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Is Cochlear Limited’s new hybrid device a turning point?

Cochlear Limited (ASX: COH), the maker of hearing aids, has received approval in the US for the launch of its hybrid hearing device, opening up a new market for the company.

Previously, Cochlear’s devices were intended for those people who were profoundly deaf. Users who have hearing loss in the high frequencies, but can still hear low-frequency sounds can now get a cochlear implant to help, especially in noisy environments like restaurants. Called sensorineural hearing loss, partial loss of hearing is the most common form of hearing loss.

It opens up a totally new market for Cochlear, and the company has beaten its rivals to the punch, suggesting that it may be able to build up a strong market share, before its competitors can get a decent foothold.

What is a concern though is that while it has some big advantages, 68% of users in a trial of 50 people experiences one or more adverse events, such as low-frequency hearing loss. Six users even underwent surgery to replace the hybrid system with a standard cochlear implant. The US FDA still decided to approve the hybrid device because most users showed a significant improvement in hearing.

Cochlear could also get another boost, as it is still awaiting approval for the full set of features in its Nucleus 6 processor. The company still has a dominant market share in cochlear hearing devices globally, but concedes it lost around 10% of market share to 60% in the US over the past 1-2 years. That came after the company was forced to recall its top of the line device, tarnishing its track record of reliability.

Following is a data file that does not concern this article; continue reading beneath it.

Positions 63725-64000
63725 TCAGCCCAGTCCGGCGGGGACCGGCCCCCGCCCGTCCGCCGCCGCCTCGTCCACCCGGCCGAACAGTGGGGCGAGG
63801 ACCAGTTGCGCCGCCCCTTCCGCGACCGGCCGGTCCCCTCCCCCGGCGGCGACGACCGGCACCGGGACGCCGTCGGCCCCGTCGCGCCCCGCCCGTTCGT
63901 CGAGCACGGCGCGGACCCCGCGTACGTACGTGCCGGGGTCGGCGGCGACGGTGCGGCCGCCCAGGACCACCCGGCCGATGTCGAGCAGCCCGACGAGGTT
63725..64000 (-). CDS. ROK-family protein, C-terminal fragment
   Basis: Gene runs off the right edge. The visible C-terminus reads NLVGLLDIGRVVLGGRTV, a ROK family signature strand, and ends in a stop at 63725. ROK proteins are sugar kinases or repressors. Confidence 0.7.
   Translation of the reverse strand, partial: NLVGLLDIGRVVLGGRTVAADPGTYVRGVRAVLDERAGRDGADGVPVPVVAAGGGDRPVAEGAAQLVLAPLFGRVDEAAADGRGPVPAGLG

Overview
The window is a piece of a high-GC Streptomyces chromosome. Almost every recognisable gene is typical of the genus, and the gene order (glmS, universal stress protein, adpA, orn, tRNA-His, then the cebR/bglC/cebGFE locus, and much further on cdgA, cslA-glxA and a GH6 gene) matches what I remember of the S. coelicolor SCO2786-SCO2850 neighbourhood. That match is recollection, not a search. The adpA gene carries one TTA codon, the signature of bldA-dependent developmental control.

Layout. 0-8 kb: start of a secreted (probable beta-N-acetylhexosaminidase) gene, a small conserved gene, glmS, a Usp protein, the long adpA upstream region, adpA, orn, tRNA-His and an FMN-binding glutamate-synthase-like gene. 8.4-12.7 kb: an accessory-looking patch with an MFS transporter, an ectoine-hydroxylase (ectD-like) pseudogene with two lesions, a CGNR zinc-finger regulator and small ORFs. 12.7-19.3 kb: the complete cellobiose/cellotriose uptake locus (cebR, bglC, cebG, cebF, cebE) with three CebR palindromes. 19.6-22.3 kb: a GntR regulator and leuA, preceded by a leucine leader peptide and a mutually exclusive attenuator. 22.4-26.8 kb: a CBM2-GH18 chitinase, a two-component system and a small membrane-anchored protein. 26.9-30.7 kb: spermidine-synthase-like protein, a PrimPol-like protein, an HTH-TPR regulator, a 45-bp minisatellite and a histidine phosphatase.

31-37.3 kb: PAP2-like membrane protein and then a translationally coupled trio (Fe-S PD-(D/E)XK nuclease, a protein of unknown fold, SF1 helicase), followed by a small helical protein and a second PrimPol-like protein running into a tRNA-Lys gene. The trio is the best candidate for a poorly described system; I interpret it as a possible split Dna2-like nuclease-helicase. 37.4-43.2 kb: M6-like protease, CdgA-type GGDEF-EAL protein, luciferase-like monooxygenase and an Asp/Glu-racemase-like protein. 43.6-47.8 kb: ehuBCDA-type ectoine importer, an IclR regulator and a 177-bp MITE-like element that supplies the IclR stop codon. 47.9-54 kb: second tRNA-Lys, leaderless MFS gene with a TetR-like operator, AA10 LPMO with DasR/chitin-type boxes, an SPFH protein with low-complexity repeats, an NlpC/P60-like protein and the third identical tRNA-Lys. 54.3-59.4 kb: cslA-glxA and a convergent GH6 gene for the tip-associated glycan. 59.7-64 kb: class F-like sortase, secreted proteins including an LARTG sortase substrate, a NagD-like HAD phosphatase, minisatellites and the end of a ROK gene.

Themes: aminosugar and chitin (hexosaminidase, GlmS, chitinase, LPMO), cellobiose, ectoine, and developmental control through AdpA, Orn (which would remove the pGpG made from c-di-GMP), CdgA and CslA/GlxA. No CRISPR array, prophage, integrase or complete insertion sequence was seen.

But approval of the hybrid device and the expected approval of the fully featured Nucleus 6 processor could see Cochlear put its recent worries behind it.

As CEO Chris Roberts noted in February 2014, “One of our strategies is to continually invest. We’ve spent over $500 million on research and development in the last five years. Most of that benefit hasn’t come back yet.”

Foolish takeaway

Cochlear was the most-shorted individual stock on the ASX as at 14 March 2014, followed by News Corp (ASX: NWS), UGL Limited (ASX: UGL) and Monadelphous Group (ASX: MND). With Cochlear shares up 2.5% at lunchtime today, many of those shorters may well be forced to cover their positions in the days, weeks and months ahead. I certainly wouldn’t want to be standing in front of the Cochlear train at this point in time.

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Motley Fool writer/analyst Mike King owns shares in Cochlear. You can follow Mike on Twitter @TMFKinga

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